Tuesday, October 06, 2015

Three kinds of protestors

At the times I was going in and out of the Conservative conference I have at no time felt physically threatened, though some of the abuse which has been directed at people coming in and out of the conference has sometimes been seriously OTT.

("Tory scum" was actually the mildest of the insults which was hurled at people by a certain lunatic fringe.)

On the basis of what I saw the substantial police presence were doing an extremely good job trying to keep everyone safe and able to go about their lawful business. But apparently at other stages things went well beyond shouting.

At least three journalists were spat at or subjected to very threatening behaviour.

One of the journalists who was spat at by anti-Tory demonstrators was Channel Four news correspondent Michael Crick.

And anyone who doesn't know who Michael Crick is, or that he's done more political damage to certain Tory politicians such as Jeffrey Archer than every anti-Tory demonstrator in Manchester this week put together, has not been paying much attention to the news for the past couple of decades.

Protestors also spat on the Huffington Post journalist Owen Bennett and both he and Telegraph journalist Kate McCann were then backed into a corner by a crowd of demonstrators shouting that he "deserved it."

Of course I entirely agree with those including fellow journalists and TUC general Secretary Frances O'Grady who condemned the treatment of Michael Crick, Kate McCann and Owen Bennett. I am disappointed they didn't also make the point that it would have also been unacceptable to threat these journalists in that way if they had actually been the delegates to the conference that those who attacked or threatened them presumably thought at first them to be (although they continued to abuse the journalists after finding out that's who they were).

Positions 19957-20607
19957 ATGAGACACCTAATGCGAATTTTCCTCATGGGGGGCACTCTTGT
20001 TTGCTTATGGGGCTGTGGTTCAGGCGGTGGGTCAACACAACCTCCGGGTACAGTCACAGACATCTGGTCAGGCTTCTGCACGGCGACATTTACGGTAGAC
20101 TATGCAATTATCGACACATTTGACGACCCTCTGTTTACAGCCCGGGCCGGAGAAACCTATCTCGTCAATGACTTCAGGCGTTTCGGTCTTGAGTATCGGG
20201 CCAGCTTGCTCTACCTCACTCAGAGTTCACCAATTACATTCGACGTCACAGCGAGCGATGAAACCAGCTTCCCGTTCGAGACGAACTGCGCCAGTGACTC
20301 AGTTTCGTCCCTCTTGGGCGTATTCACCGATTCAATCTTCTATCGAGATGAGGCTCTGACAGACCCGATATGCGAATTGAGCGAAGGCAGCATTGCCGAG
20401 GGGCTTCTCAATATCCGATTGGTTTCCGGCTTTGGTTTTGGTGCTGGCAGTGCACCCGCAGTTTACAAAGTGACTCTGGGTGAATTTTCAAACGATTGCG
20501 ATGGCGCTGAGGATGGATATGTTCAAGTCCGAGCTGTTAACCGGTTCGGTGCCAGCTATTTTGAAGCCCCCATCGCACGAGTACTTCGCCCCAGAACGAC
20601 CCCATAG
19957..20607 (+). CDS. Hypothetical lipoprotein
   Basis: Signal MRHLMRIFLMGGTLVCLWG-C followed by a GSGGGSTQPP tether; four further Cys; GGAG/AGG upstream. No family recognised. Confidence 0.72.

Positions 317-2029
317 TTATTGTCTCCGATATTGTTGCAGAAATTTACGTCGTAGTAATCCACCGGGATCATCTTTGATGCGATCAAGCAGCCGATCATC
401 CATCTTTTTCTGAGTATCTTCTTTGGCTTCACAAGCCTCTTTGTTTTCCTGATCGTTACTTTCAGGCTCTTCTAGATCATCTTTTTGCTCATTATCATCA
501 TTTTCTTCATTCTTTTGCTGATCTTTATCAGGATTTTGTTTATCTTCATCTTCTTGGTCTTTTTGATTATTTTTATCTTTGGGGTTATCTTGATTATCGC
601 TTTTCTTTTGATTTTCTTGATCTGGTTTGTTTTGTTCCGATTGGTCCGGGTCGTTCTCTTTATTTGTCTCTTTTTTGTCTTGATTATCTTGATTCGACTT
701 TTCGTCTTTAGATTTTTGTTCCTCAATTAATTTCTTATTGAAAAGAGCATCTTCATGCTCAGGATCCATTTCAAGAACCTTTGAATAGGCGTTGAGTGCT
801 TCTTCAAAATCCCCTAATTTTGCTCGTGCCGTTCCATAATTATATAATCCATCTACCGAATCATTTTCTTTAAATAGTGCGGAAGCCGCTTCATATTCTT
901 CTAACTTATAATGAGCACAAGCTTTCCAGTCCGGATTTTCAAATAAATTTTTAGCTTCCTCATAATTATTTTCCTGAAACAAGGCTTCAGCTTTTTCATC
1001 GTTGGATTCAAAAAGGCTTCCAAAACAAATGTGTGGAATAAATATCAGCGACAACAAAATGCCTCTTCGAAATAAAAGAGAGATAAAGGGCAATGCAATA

I found the twitter feed of the Guardian's North UK editor, Helen Pidd, to be quite interesting reading. An elderly gentleman advised her to remove her Conservative conference lanyard because "Please, you won't be safe." She refused because she would not be threatened in her own city.

Shortly afterwards she was called "Tory Scum" by a protestor, and after explaining that she was a journalist the protestor replied "Journalist scum, then."

She also responded "there is a certain irony" to someone who had tweeted to her "So Tories accused of ignoring the North but when they turn up they are told to ****** off? Must make sense to someone I suppose."

I called this post "three kinds of protestors."

The first and worst category, who I personally have so far been fortunate enough not to encounter, have been those who are willing to descend to violence and downright intimidation. They are the minority but there are people in this category here.

Many of them appear to call themselves Anarchists but ironically, given that one of their chants has been to compare their opponents with Nazis, they do not appear to have considered how similar their treatment of their opponents is to that of the Sturm Abteilung.

The second category are those whose conduct falls short of violence but who clearly prefer insult to debate, whether it is chanting "Tory Scum" (or worse), or wearing pig's head masks. One could be forgiven for getting the impression that these people are the majority of demonstrators.

The third category are those who came along to express concerns or make a point in a perfectly polite and civilised way. Sadly these people were largely eclipsed by those who were in Manchester to shout, bully and heckle, but they were here too. I tried to speak to as many such people as I could on my way into the conference and took every piece of literature which was offered to me. You never know when someone might be asking you to take something which is worth reading.

1 comment:

Jim said...

I never did quite understand these people, I never did.

I always prefer the simpler method, You know, "this idea is rubbish and its not democratic, here is why............ and here is my better idea that fixes it. At least that has credibility, its gets a lot more attention than yelling at and insulting people, especially when they don't explain.

you know the format : 1. This idea is crap, why is this idea crap? well its because of this, this and this. so this is a better idea.

doesn't that work so much better than yelling "tory scum" or similar.